Stephanie Davis

It's no secret that I'm a big fan of the Miracle Theatre: They generally do solid work, and they're a valuable community organization. So it's in the spirit of tough love that I have to say that their current production of Bodas de Sangre is just not up to their usual standards.

Written by the poet Federico García Lorca, the show's simple storyline hinges on a young woman who runs away from her husband on her wedding day, escaping into the woods with an old suitor, to whom she feels a powerful and undeniable magnetism. The fugitive couple is hunted down by the townspeople, and eventually both her lover and her husband are killed.

The script is difficult, superficially simple and symbolically rich. Recent productions at the Miracle Theatre have amply demonstrated the ensemble's uncanny ability to communicate profound themes with immediacy and panache; unfortunately, that strength seems to have been waylaid for the purposes of this production.

While the principles pull their weight, many of the supporting actors seem to lack a connection to the material, so much so that those who do fully inhabit their characters (most notably Mayra Acevedo as the bride and Bibiana Lorenzo as the husband's mother) seem downright overblown in comparison. A sense of aimlessness is reinforced by Olga Sanchez's direction, which has actors milling about in the background, cluttering up the stage to little effect. This is particularly problematic when you consider that the show itself is in Spanish, with English supertitles. The difficulty then, at least for English-speaking audience members, is that it's virtually impossible to simultaneously consider supertitles above the stage, the primary action onstage, and action going on in the background. Perhaps it's unreasonable to ask that Sanchez simplify her direction for those of us who don't speak Spanish, but it's certainly worth considering that for many audience members, this will pose a problem.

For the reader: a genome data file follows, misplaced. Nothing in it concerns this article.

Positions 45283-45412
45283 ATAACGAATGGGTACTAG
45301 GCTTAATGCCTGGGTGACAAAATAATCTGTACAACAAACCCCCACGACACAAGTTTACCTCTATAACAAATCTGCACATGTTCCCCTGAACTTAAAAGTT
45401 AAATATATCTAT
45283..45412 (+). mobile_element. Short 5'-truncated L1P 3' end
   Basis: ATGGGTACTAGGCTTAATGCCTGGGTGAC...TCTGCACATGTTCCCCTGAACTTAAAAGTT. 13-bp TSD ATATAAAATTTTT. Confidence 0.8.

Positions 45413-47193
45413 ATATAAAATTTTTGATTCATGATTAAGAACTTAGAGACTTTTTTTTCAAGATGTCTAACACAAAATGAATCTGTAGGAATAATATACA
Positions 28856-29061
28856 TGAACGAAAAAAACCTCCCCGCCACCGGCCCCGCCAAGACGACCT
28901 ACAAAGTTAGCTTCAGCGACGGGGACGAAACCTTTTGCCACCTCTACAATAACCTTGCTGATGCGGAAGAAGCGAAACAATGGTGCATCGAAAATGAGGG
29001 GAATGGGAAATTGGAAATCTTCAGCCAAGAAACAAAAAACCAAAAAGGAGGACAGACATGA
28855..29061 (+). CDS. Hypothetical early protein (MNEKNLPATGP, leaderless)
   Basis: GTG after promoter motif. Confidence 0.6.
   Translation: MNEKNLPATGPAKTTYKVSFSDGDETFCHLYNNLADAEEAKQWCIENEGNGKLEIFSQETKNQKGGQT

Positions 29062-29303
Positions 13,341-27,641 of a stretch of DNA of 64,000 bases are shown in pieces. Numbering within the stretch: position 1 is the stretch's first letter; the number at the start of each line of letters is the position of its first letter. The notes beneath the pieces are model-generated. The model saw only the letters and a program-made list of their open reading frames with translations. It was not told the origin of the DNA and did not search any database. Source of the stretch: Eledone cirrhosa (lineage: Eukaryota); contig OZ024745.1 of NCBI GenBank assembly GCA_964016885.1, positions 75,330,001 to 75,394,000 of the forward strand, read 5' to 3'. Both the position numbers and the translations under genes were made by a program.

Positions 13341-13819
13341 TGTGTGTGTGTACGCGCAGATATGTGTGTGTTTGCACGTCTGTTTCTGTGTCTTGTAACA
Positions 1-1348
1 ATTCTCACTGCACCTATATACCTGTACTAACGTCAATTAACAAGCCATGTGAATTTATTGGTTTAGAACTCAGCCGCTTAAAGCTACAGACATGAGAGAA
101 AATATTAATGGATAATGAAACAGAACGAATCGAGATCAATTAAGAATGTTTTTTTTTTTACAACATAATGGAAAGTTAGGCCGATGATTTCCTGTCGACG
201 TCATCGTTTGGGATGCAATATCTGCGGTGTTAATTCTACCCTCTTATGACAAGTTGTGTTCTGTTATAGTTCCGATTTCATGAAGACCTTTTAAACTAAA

Even chalking some concerns up to logistics, the production strikes an uncertain tone, somewhere between telenovela and Greek tragedy. Where Lorca's script should feel weighty, rich in blood symbolism, here it mostly just feels tedious.